Welcome to Inklings Week 2022! You can find all the posts for this week here.
When Jamie told me the theme she had in mind for Inklings Week this year was “courage” my interest was immediately piqued. In the last two years words like “courage” and “hero” and the like have been thrown around a lot. There have certainly been people who have embodied those words. Unfortunately, words like “courage” and “hero” are often bedfellows with words like “grief,” “confusion,” and “pain.” With this lens we are going to be looking at C.S. Lewis’ works A Grief Observed and The Problem of Pain.
If you’re not familiar with either of these, I’ll give you a quick overview of each:
A Grief Observed is Lewis’ thoughts about life, death and faith following the death of his wife, Joy. It’s honest, sad, vulnerable, and hopeful. It’s one of my favorites of his works. The Problem of Pain is a book about *wait for it* the fact that pain exists, and it sucks. “Why must we suffer?” is a big, complicated question that Lewis does his best to answer even though we know that with some things we will be without satisfactory answers on this side of heaven.
Also, these covers? Swoon.
Grief and pain were not foreign concepts to Lewis. His mother died when he was 9. His wife Joy died after five short years of marriage. He lost several of his college friends during WWI. As if WWI wasn’t enough, he also lived through WWII, and even though he didn’t serve in the armed forces in the second war he ministered to RAF pilots and knew people who fought and died. His brother Warren was an alcoholic and watching his only sibling struggle in this way must have grieved and pained Lewis as well.
I always think “How could this man who had these heartbreaking experiences still love God so fiercely? How did he still find comfort in Him and His promises when there was so much to endure?” Which then leads to the inevitable thoughts of “I am no C.S. Lewis. I’m no great figure of faith. If I was presented with the sufferings that C.S. Lewis was presented with, how do I know that I would react like Lewis, craving His holy comfort? And not just become bitter, hard and distrustful?”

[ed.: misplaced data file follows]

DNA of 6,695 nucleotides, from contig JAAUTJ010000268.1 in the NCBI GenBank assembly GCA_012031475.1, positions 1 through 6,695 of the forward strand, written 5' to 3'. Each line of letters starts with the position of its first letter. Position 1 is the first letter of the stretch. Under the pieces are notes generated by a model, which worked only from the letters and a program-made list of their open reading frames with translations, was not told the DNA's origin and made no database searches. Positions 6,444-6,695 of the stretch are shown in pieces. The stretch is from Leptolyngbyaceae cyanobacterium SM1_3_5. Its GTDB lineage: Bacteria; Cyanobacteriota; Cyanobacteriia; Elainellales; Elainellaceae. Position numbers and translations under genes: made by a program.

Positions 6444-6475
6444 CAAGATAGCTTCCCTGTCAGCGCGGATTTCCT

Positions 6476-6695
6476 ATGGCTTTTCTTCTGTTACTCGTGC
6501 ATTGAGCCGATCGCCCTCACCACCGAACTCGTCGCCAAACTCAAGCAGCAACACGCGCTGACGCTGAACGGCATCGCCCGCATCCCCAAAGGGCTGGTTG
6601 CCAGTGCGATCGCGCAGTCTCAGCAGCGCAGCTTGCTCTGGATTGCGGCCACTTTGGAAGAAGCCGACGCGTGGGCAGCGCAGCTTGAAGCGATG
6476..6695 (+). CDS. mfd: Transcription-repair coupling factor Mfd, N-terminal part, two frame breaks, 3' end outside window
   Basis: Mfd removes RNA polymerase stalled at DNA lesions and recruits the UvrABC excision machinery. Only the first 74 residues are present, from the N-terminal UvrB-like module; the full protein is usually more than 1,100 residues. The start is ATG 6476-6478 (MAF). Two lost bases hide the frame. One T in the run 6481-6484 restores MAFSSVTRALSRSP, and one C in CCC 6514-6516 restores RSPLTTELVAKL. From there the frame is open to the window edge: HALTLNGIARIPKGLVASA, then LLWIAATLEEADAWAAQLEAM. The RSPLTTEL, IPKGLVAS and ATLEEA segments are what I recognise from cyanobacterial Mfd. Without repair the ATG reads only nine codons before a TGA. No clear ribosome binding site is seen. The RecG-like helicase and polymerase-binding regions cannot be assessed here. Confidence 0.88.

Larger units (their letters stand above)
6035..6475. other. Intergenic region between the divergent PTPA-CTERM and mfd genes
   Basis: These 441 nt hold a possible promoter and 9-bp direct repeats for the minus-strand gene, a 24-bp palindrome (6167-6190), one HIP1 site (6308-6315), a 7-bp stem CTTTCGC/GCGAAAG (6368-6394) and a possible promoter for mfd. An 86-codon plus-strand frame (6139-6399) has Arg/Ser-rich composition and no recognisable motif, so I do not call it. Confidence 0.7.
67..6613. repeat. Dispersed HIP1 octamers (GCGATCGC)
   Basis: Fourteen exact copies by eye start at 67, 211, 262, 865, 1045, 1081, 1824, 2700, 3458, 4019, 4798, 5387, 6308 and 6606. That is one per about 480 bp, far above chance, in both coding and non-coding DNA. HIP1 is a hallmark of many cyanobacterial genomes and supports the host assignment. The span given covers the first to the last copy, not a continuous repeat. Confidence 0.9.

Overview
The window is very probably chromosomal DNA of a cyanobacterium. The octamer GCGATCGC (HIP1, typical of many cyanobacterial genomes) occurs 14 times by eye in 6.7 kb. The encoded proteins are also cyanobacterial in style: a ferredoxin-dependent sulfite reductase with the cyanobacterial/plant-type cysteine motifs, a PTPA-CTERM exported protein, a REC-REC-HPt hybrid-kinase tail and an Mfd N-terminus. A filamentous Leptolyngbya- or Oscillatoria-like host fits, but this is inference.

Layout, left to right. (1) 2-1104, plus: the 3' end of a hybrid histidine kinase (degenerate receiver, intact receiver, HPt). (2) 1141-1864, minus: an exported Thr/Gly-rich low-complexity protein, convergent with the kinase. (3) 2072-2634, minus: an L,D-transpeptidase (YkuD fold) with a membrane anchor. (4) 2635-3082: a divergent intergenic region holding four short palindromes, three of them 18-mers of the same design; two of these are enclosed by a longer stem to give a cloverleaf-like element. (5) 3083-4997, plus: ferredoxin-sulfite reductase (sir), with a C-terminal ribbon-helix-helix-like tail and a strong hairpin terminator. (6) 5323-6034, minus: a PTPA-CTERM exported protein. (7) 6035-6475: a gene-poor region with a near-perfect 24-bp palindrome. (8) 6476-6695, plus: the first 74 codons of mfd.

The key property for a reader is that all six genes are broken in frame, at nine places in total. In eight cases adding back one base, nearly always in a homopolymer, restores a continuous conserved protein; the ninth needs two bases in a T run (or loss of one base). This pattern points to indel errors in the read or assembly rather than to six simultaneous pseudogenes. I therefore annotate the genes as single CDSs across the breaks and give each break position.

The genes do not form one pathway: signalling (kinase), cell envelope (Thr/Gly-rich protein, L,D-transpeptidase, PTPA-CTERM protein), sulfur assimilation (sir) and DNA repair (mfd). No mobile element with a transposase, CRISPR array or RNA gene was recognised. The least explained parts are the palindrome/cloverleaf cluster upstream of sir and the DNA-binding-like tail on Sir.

If in our lives we have to hold grief and pain in one hand, then in the other must be courage and faith. What other tools would we have to combat such sorrow?
Here are some of my favorite quotes to share you up when you are in need of your own courage:
The Problem of Pain:
“God whispers to us in our pleasures, speaks to us in our conscience, but shouts to us in our pain: it is His megaphone to rouse a deaf world.”
“…nor have I anything to offer my readers except my conviction that when pain is to be borne, a little courage helps more than much knowledge, a little human sympathy more than much courage, and the least tincture of the love of God more than all.”
“Mental pain is less dramatic than physical pain, but it is more common and also more hard to bear. The frequent attempt to conceal mental pain increases the burden: it is easier to say “My tooth is aching” than to say “My heart is broken.”
A Grief Observed:
“No one ever told me that grief felt so like fear.” (I think about this quote a lot – when I am reaching out to a friend who is grieving this is often a sentiment I include in a note. Sometimes grief surprises us.)
“We were promised sufferings. They were part of the program. We were even told, ‘Blessed are they that mourn,’ and I accept it. I’ve got nothing that I hadn’t bargained for. Of course it is different when the thing happens to oneself, not to others, and in reality, not imagination.”
“Grief is like a long valley, a winding valley where any bend may reveal a totally new landscape. As I’ve already noted, not every bend does. Sometimes the surprise is the opposite one; you are presented with exactly the same sort of country you thought you had left behind miles ago. That is when you wonder whether the valley isn’t a circular trench. But it isn’t. There are partial recurrences, but the sequence doesn’t repeat.”
Pain, grief, and suffering are going to be a part of all of our lives – and we might not always get the answers we seek or the comfort that we crave. Hopefully, though, we can draw some courage from the people who have gone before us.
Thank you so much Wesley for joining in! Wesley is a reader and blogger extraordinaire! Be sure to follow her for plenty of book recs and bookish chatter. You can find her at http://libraryeducated.blogspot.com/ and on Twitter at https://twitter.com/whoffs.